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Thursday, July 19, 2007

Heritage Designation and Property Values: is there an

Robert Shipley

Abstract

This paper describes research that was designed to examine the assertion that historic designation of properties, under the heritage legislation in Canada’s largest province, has a negative impact on the values of those properties. The actual selling price of subject properties was used to establish their value history trends, which were then compared to ambient market trends within the same communities. Almost 3,000 properties in twenty-four communities were investigated, in what is believed to be the largest study of its kind ever undertaken in North America. It was found that heritage designation could not be shown to have a negative impact. In fact there appears to be a distinct and generally robust market in designated heritage properties. They generally perform well in the market, with 74% doing average or better than average. The rate of sale among designated properties is as good or better than the ambient market trends and the values of heritage properties tend to be resistant to downturns in the general market.

Key words: Canada; Heritage; Historic Preservation; Listed Buildings; Property Values

By international standards the process for recognising the significance of heritage buildings in Ontario, Canada’s largest and most populous province, is not very rigorous. The basis of heritage preservation is, of course, the same as in other jurisdictions; that each generation should attempt to pass on cultural values through heritage sites that represent them.1 In 1975 the Provincial government proclaimed the Ontario Heritage Act. The guiding principles behind the Act can be found in the 1964 Venice Charter produced by the United Nations Educational, Scientific and Cultural Organisation (UNESCO), to which Canada is a signatory.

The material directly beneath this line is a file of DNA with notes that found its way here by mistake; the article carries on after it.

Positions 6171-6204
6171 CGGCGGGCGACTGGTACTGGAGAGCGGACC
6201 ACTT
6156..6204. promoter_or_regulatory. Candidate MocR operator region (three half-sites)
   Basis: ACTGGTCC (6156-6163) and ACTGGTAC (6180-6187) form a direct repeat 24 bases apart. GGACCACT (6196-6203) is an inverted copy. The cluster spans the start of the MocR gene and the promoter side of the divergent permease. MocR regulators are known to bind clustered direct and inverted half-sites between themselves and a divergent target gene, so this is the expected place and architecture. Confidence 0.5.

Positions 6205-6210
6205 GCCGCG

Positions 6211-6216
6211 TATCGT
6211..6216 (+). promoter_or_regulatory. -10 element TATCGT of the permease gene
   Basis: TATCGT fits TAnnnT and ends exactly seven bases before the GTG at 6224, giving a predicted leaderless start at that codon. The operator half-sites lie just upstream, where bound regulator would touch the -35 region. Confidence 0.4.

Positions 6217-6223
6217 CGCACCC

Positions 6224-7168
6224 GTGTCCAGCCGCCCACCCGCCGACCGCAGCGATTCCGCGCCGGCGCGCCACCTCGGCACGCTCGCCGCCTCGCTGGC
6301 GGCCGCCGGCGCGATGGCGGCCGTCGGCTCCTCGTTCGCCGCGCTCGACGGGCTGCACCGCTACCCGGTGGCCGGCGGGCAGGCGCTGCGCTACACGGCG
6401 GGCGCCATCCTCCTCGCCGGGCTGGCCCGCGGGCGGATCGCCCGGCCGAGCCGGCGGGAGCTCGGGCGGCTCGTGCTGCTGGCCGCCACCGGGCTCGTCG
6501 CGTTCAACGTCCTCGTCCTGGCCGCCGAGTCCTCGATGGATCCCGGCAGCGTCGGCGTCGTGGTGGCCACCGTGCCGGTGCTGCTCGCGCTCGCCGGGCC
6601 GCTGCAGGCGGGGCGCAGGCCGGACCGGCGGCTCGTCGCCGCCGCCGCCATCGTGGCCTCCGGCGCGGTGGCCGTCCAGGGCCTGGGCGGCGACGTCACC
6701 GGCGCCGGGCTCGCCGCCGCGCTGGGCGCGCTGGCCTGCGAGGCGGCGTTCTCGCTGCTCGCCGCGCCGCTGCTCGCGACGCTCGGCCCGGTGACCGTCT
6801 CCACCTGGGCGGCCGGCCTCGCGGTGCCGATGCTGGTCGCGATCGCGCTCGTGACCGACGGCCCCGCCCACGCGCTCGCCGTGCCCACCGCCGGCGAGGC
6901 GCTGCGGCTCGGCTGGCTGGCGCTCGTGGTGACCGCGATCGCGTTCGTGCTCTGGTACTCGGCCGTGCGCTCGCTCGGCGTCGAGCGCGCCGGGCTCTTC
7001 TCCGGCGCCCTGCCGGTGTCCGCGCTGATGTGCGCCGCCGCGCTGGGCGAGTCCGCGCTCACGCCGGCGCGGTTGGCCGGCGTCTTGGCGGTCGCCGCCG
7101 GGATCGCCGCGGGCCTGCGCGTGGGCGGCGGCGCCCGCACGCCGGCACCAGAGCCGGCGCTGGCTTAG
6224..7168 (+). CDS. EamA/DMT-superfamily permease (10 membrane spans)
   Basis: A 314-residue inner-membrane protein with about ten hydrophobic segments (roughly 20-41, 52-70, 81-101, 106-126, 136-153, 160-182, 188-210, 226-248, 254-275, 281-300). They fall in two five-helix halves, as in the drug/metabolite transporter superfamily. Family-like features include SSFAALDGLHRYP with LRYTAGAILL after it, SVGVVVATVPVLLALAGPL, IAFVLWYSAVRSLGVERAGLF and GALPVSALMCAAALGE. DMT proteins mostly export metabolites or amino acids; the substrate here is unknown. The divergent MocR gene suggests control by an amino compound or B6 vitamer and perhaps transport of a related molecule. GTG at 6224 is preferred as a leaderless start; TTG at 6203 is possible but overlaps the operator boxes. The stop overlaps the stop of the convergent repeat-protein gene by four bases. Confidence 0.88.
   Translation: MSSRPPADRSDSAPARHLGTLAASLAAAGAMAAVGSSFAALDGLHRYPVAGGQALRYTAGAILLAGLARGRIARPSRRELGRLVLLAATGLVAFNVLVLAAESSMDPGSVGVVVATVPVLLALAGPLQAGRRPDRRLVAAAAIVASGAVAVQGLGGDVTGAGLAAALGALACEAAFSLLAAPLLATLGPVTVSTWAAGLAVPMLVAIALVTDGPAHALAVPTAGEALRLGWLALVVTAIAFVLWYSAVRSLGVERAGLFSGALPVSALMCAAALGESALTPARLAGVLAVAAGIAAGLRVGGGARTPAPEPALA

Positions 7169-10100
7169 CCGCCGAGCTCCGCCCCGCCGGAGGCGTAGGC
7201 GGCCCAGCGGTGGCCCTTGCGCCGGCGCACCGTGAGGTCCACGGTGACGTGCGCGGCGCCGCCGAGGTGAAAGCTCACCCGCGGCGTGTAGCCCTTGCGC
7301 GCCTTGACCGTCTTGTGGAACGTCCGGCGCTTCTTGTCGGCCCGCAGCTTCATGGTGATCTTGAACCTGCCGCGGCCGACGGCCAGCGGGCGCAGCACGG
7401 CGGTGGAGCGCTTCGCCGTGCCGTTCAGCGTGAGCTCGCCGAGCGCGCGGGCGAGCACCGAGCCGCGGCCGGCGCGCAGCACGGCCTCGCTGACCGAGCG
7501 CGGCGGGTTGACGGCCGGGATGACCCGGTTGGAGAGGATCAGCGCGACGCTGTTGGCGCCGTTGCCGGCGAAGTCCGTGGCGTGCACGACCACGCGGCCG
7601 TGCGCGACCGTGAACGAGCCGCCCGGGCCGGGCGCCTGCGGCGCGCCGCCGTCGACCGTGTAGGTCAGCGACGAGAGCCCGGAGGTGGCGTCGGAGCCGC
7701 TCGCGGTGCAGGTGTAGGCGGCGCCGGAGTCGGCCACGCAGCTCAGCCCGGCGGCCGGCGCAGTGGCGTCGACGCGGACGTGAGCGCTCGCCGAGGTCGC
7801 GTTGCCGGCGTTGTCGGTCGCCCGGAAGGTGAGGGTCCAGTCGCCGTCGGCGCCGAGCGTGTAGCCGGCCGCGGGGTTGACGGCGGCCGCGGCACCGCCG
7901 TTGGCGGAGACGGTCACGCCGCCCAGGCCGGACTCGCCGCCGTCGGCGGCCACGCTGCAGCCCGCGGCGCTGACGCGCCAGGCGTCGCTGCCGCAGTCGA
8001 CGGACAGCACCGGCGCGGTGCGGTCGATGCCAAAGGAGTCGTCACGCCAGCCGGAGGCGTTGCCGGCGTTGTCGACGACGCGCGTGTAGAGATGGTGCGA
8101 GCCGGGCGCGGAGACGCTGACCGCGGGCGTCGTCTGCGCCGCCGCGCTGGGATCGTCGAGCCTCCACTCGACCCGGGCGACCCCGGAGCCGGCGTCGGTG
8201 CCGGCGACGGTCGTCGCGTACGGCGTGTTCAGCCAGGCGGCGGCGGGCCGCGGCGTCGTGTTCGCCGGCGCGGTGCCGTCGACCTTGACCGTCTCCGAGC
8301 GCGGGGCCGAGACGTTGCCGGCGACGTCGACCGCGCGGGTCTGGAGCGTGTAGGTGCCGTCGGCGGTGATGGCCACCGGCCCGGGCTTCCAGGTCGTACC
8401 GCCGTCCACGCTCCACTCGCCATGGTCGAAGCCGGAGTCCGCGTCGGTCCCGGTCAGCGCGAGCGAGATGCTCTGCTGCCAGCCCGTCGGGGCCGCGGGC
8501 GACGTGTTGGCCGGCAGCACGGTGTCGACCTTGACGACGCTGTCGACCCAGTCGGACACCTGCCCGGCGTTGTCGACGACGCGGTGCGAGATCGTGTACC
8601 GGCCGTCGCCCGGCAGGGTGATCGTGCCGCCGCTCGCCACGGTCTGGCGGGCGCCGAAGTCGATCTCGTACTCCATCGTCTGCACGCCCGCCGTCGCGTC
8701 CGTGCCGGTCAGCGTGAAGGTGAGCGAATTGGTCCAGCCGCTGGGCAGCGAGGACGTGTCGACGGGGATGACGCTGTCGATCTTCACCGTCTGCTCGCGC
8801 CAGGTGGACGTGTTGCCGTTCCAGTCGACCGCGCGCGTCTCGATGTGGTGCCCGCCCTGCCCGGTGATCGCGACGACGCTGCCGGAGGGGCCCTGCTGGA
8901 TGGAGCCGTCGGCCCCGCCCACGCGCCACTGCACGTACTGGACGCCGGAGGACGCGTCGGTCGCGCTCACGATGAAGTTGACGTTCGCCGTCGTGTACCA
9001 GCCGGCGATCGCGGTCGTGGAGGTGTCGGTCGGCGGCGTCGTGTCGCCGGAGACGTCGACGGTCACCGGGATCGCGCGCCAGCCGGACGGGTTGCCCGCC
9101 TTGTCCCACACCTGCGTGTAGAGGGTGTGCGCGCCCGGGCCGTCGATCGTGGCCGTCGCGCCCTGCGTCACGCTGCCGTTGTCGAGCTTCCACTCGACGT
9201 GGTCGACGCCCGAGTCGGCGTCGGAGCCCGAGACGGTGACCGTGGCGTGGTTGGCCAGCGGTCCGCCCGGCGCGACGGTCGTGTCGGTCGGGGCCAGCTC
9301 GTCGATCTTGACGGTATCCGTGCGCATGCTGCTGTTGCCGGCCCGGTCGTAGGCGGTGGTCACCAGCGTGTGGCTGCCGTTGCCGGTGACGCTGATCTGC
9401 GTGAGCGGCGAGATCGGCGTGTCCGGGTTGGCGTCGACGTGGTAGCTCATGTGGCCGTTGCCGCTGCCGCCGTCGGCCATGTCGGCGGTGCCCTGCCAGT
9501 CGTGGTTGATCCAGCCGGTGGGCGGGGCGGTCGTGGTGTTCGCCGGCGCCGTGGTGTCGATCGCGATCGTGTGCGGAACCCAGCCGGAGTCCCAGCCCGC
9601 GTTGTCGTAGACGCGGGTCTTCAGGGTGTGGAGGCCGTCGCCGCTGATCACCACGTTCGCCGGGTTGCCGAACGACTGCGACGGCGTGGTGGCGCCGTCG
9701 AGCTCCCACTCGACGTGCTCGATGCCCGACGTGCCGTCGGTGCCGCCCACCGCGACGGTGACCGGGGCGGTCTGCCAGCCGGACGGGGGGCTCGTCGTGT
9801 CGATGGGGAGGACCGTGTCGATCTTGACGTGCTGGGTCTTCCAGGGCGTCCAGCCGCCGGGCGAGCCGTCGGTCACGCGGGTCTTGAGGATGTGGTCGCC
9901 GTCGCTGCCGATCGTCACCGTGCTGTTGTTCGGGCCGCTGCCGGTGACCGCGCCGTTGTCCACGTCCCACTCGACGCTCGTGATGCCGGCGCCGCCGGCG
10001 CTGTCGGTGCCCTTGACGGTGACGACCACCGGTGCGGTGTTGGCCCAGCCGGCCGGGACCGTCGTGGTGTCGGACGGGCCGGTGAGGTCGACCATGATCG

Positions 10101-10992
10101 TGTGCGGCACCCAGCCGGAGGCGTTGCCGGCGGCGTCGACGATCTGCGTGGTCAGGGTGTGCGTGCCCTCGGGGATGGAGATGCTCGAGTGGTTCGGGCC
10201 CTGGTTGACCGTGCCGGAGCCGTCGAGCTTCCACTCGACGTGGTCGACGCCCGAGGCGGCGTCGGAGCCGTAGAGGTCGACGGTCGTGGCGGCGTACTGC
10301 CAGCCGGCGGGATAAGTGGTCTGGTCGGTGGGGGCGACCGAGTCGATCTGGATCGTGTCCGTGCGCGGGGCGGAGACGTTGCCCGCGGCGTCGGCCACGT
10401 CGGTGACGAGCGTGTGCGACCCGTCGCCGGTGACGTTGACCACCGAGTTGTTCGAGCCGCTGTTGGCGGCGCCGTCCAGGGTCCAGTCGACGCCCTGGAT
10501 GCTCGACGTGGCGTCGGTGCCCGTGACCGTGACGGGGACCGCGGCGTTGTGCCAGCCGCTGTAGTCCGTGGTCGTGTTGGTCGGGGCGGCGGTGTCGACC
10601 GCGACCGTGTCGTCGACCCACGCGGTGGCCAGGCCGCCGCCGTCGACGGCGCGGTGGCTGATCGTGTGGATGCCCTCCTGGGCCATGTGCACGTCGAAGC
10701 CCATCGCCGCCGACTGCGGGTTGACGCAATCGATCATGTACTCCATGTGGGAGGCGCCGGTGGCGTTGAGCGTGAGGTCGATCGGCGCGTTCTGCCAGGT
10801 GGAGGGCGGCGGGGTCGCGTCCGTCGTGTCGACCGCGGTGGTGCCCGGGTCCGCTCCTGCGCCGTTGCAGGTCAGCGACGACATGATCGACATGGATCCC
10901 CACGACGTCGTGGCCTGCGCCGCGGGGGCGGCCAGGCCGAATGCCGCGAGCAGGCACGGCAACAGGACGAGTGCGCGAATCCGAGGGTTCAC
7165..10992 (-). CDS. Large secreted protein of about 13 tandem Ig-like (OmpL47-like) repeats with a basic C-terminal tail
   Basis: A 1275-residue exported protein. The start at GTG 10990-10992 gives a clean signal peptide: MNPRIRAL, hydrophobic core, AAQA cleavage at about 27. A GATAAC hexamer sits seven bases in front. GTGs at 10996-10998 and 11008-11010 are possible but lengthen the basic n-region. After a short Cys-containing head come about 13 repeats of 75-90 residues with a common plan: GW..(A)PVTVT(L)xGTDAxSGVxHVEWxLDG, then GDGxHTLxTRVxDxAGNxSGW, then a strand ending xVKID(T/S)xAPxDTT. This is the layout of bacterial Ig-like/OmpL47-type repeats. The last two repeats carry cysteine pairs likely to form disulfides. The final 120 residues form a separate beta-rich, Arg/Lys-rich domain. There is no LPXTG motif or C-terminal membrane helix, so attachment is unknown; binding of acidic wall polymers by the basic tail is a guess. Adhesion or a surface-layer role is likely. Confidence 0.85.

The Ontario Heritage Act gives responsibility for heritage to local governments. Individual properties can be designated under the Ontario Heritage Act and there is also a provision for the designation of `heritage districts’ where entire neighbourhoods of historical significance can be recognised. The criteria for designation are quite general with guidelines that require structures be judged to have `historic or architectural significance.'

To accomplish this recognition of heritage the Ontario legislation encourages
municipalities to establish Local Architectural Conservation Advisory Committees (LACACs). However, these committees of appointed volunteers can only recommend the designation of historically and architecturally significant properties to their municipal councils. Once designated, any planned changes to a property (usually just the building exterior) must be reviewed by the LACAC, which advise the local council which then makes the final decision. In the end, if the owner of a designated property decides to demolish the structure there is only provision for a waiting period of a few months.